With a population of over 1.3 billion of which 48% are internet users (1) and over 632 million (2) are mobile subscribers, China represents a huge opportunity for technology companies. China now has the world’s highest penetration rate for smartphones and its adoption of 4G passed 250 million users in July (3) which is more than double the subscribers in the US.
One technology sector expected to see significant growth in China is augmented reality. The mobile AR market in China to grow at a CAGR of 110% over the next five years (4) driven by smartphone growth and local vendors such as Baidu, Renren and Tencent who have already invested in AR technology and are expected to launch several mass-consumer apps that can attract more consumers within the next 1-2 years (4).
The AR market has been growing since the early 90s and it is still in an early development phase (5). But 2014 saw a steady growth of AR products in China from players such as Pleco, Waygo, Sight+, Tapu, RealMax and NeoBear. This year’s major milestones in AR in the foreign market such as Apple’s purchase of Metaio and Google’s investment in Magic Leap have made a dramatic impact on the Chinese market, pushing it to grow faster. By as early as 2019 the Chinese AR market is expected to hit a period of steady development leading up to 2031 when it is expected to hit its maturity (5).
But in order to succeed in this market, it is important to understand the political, social, and technological factors in play which contribute to AR finding success in China.
The Chinese market is a political one. With the new leadership least year in the Third Session of the 12th National People’s Congress of China came with it new strategies and information which shaped the economy and market direction.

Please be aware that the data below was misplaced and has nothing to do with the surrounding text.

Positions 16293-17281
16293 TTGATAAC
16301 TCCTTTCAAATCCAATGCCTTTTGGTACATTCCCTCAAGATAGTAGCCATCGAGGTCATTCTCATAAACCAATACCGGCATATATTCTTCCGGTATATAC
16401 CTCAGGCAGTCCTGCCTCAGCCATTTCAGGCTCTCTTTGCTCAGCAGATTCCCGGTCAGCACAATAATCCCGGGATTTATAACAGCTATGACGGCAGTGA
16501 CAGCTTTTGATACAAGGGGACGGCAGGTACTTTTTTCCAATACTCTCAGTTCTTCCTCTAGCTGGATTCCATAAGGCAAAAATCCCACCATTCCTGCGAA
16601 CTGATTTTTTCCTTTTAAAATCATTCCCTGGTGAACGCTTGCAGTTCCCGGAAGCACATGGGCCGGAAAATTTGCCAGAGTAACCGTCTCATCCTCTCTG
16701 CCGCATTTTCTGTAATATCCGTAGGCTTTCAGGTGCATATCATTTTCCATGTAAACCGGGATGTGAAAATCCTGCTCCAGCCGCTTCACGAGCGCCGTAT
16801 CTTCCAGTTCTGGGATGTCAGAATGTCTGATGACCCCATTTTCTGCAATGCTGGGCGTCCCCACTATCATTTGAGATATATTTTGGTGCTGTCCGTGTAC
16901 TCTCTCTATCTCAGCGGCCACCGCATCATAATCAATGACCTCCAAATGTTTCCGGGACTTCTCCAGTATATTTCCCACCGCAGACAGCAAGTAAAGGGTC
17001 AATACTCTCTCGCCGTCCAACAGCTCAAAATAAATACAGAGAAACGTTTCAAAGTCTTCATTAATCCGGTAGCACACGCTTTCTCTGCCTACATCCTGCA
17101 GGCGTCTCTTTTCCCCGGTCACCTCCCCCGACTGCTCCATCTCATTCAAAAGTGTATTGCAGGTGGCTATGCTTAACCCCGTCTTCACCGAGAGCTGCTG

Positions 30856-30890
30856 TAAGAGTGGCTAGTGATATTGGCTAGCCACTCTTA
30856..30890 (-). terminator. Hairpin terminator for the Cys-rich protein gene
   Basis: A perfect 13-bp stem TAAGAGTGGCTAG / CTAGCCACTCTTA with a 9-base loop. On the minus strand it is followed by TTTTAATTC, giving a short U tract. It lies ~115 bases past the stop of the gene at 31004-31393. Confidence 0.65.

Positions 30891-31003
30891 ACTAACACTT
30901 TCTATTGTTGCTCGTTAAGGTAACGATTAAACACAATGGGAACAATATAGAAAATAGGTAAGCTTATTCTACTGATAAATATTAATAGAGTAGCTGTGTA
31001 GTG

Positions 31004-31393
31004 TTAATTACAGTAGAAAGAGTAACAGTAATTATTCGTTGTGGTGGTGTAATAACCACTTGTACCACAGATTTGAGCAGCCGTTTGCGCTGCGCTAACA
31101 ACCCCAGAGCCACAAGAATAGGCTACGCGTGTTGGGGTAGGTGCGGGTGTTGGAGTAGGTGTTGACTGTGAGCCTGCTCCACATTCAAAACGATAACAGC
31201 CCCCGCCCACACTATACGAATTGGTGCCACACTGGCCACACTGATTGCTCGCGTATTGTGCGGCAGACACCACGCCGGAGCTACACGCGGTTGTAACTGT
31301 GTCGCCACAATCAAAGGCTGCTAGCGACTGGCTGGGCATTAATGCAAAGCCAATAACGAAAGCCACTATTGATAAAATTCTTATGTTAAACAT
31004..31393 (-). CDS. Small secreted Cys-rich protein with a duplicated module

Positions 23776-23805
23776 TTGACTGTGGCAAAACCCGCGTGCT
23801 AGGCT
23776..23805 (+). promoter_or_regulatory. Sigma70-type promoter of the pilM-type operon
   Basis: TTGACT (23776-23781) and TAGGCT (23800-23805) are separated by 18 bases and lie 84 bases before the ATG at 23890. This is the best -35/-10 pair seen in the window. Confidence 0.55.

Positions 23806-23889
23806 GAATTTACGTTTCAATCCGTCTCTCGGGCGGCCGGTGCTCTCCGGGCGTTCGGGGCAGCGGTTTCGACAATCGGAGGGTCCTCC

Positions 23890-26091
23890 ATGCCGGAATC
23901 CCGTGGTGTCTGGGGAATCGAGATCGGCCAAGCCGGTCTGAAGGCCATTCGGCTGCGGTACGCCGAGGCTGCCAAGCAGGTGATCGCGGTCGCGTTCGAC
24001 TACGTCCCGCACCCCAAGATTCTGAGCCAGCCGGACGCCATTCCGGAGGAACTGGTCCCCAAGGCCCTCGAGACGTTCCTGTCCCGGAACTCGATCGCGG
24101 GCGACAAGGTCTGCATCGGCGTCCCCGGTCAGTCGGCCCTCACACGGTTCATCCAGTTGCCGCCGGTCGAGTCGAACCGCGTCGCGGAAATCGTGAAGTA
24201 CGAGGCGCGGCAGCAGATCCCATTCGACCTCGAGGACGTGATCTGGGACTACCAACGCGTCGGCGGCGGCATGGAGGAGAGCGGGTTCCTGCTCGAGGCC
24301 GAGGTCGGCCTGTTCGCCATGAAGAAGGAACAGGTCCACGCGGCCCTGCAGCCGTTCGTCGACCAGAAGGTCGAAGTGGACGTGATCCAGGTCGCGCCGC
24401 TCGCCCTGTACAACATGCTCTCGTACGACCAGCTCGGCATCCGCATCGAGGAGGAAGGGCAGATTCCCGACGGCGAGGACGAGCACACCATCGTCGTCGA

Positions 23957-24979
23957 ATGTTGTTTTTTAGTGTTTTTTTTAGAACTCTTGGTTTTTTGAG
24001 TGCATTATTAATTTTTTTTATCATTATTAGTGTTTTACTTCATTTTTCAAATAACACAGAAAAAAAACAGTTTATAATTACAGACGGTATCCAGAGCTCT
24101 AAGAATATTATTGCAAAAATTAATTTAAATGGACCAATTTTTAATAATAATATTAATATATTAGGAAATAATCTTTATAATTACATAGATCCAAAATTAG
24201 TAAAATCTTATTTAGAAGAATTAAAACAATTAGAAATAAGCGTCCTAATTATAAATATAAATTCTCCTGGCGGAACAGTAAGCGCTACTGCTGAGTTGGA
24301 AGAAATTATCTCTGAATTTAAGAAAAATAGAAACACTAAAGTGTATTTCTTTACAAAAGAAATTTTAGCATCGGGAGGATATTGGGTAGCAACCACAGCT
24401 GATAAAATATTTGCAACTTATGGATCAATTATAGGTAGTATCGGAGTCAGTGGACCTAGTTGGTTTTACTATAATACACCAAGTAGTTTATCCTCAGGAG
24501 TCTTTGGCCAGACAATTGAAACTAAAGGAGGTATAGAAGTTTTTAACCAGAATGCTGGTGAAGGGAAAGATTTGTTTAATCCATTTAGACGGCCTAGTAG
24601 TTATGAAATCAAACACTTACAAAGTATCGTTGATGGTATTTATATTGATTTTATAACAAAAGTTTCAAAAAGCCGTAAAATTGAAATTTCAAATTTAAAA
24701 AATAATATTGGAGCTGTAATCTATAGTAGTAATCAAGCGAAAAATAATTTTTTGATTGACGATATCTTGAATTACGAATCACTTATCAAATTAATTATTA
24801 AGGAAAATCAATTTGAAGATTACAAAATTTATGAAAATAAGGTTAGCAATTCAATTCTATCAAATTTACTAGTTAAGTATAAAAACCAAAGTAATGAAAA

One of the most influential strategies is “Internet Plus”. China’s new “Internet Plus” action plan seeks to drive economic growth by integrating internet technologies within all aspects of business and life. From online shopping to on-demand delivery services ranging from hailing a cab to hiring a nanny, the Chinese government is providing its support to technology companies who are using connectivity to transform their business.
In addition to “Internet Plus” another influential political shift is in China’s first large data exchange which opened earlier this year with its first transaction between Tencent, China’s largest and most used Internet service site exchanging their data with JD.com. This new exchange is said to have been opened with 50 million yuan ($8 million) by five companies. The data exchange market is currently valued at around one trillion yuan (6). The Data Exchange harnesses the growing opportunity of “Big Data” by providing services such as data cleaning, modelling and data platform development as well as facilitating trading of big data between clients.
As both connectivity and data are the root of augmented reality solutions, the introduction of both Internet Plus and Data Exchange lay a critical foundation for AR companies to succeed and assist in pushing the AR industry forward.
With over 632 million mobile subscribers and over 250 million 4G users, Chinese are heavy users of the mobile internet for a variety of purpose including consumer-based smartphone shopping, payment, navigation, and watching videos. Mobile payments using apps such as Alipay from Alibaba and WeChat from Tencent is common place. With 350 million registered users and 270 million monthly active users Alipay Wallet usage is growing fast and with it shaping Chinese consumer habits especially in grooming uses to scan QR codes for transactions (7).
In addition, apps like WeChat afford an effective way to market. On February 26, AR Dancing Bear App – Fantasy of Kaka went viral on WeChat for Chinese New Year. That morning the iOS app was installed over one million times and by the 28th it had reached two million downloads (8) on both iOS and Android platforms making it one of the most successful AR apps in Chinese history. The app asked users to scan a QR code which then triggered a 3D dancing bear to appear in physical space.